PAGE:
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What is E-Democracy 1. Political dialogue in which citizens, and the community in general, engage in the political process. Egyptian Local Government Website Portals: This is the most difficult to generate and sustain feature of e-government.

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Contact What is eDemocracy? Establishing a clear and comprehensive definition of eDemocracy is a difficult task. While this may, at first glance, appear to be an obvious statement to make, it in fact underpins the complexity of the concept. Though eDemocracy, amongst the relevant literature, is predominantly linked with and informed by deliberative conceptions of democracyit can also be linked with more liberal-individualist or pluralist approaches.

In contrast, eDemocracy builds upon eGovernment initiatives such as online service delivery and open access to information, incorporating civic engagement and civic education.

It is concerned with distributing control and decision-making power through fostering horizontal and multi-directional connections between citizens, the third sector, and government.

It is perhaps easiest to outline the concept of eDemocracy with the assistance of a diagram. Please excuse my poor graphic design skills and reliance upon Power Point Smart Art! E democracy a larger version, please click here. Short-term measures are those that are predominantly focused with significant, but somewhat conservative changes.

In effect, they E democracy making slight alterations at the fringe, rather than introducing the more pervasive and fundamental changes that constitute the long-term or strategic aspects of eDemocracy. E democracy the contrary, civic engagement and civic education requires not only consistent and extensive political commitment, it also necessitates a political culture that pursues policy with benefits that may not manifest within the space of one electoral cycle, and those benefits themselves may not be easily quantified.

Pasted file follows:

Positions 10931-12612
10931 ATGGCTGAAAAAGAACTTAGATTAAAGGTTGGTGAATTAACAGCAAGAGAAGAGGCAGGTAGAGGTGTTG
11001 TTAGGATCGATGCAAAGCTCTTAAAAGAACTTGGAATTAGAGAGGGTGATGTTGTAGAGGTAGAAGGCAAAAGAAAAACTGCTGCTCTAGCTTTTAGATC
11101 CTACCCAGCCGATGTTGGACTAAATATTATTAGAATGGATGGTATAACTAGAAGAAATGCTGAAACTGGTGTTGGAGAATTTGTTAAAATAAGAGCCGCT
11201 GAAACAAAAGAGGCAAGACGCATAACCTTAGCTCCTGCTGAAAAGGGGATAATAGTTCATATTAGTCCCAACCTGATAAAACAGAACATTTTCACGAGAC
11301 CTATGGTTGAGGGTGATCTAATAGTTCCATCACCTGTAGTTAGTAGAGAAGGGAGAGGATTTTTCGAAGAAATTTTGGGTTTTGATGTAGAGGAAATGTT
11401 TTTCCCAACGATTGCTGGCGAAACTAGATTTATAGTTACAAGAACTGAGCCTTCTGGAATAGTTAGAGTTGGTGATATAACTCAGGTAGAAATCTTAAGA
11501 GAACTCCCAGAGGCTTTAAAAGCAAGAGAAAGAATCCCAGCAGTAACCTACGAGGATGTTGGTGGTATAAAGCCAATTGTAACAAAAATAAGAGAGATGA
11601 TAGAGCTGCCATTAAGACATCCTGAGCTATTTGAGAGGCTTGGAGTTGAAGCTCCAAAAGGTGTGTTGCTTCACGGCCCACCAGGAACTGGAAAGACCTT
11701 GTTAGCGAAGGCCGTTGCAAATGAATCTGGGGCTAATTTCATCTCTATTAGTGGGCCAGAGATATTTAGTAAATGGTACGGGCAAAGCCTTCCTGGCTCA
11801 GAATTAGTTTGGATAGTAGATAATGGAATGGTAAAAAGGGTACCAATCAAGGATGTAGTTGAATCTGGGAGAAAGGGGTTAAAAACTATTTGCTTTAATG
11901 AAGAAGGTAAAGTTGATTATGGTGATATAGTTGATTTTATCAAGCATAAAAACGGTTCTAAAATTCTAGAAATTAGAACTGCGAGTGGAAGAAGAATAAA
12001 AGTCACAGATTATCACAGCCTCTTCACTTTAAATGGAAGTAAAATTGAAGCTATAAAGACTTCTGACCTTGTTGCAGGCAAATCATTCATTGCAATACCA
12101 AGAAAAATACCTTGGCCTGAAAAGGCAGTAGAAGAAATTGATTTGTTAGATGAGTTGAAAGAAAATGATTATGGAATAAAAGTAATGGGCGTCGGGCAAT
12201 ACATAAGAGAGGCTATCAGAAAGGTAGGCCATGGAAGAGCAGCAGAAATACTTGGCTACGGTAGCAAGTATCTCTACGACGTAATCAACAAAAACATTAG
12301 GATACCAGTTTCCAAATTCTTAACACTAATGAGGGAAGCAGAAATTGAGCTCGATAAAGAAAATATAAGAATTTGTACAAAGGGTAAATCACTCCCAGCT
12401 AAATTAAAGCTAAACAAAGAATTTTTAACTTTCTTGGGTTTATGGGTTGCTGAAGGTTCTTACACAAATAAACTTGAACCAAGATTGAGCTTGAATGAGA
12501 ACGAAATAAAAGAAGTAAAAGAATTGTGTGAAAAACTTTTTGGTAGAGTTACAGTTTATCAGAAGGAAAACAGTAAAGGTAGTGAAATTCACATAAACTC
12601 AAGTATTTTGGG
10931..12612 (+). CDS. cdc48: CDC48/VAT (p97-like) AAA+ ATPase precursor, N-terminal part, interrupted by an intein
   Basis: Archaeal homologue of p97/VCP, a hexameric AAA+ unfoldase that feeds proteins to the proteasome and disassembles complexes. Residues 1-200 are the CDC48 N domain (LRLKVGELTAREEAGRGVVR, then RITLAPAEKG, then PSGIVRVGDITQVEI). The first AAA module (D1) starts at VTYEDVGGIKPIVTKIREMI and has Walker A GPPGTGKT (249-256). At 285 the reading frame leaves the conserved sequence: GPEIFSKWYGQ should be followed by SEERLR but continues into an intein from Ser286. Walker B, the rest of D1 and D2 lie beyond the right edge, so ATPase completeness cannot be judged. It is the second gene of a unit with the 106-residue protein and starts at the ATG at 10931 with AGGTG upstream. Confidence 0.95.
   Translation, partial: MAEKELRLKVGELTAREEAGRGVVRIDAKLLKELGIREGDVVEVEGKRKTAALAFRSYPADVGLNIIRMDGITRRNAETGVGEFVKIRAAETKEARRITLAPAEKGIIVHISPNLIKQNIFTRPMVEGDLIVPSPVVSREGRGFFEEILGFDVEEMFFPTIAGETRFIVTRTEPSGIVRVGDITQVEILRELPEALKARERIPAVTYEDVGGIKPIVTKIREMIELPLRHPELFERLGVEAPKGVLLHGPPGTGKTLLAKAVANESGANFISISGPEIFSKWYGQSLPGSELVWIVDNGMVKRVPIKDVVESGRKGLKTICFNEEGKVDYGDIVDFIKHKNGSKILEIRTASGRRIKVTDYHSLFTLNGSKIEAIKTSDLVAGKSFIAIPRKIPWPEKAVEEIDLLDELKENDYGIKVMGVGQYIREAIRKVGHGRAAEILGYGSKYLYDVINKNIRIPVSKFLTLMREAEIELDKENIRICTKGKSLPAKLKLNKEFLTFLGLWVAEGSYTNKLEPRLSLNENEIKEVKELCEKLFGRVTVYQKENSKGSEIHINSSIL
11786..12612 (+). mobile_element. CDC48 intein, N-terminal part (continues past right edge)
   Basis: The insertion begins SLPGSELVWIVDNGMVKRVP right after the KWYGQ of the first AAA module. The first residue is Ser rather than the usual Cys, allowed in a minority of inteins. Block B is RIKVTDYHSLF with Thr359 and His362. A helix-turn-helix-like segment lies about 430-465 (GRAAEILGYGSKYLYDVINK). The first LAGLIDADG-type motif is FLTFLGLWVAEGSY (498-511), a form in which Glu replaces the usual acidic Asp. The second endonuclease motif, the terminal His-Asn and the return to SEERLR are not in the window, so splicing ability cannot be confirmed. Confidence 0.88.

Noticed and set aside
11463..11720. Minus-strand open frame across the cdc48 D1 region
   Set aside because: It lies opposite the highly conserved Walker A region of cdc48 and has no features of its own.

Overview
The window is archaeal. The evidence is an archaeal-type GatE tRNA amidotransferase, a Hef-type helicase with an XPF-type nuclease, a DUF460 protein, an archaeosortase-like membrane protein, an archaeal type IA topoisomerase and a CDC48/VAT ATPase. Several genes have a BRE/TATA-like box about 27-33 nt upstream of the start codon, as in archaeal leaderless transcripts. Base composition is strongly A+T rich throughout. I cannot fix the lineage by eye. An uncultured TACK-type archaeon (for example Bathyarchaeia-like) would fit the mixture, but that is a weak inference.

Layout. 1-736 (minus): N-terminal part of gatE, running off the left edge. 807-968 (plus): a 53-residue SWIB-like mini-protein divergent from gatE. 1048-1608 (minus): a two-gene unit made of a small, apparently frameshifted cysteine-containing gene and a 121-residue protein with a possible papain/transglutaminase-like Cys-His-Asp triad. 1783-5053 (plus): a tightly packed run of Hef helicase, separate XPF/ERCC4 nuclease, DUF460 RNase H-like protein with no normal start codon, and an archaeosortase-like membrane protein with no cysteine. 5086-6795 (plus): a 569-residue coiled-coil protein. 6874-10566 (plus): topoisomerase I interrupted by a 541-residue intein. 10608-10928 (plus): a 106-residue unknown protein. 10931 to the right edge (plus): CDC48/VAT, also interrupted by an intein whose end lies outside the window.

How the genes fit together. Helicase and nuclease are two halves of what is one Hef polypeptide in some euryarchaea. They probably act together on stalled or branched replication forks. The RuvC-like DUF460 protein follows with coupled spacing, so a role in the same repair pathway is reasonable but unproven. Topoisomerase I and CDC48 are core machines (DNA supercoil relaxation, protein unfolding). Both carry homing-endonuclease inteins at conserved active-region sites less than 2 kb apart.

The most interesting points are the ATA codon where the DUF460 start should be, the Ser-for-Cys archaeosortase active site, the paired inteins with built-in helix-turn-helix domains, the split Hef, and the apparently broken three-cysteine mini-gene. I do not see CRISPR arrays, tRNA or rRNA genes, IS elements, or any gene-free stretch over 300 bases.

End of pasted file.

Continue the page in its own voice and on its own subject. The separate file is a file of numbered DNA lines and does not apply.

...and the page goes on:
That is, in the area of open governance and the associated free and accessible distribution of government data and public service information PSI.

Unsurprisingly, given these announcements from the respective heads of government, the United Kingdom and United States have been at the forefront of eGovernment initiatives, the most prominent of which have been the data sites of data.

Demonstrating the influence that progressive policy can wield, the UK and US have also witnessed a flourishing of info-philanthropy and third sector PSI initiatives. Civic Engagement Civic engagement is aimed at fostering an empowered citizenry through providing the means necessary for citizens to participate in decision-making.

It attempts to reverse the trend toward centralised state power, instead promoting community-driven policy and the ideals of active citizenship and civic duty. Given this, fundamental to the notion of individual and community empowerment is a capacity for citizen participation to wield significant influence over the agenda-setting, policy-formulating and service-delivering processes.

As Johnson [1] p. Within the scope of eDemocracy, civic engagement can be segmented in to two categories — consultation and citizen-driven initiatives.

What is eDemocracy?

Consultation incorporates citizen participation into a pre-determined agenda, where individuals or communities are able to provide feedback on areas largely defined by apparatuses of the state.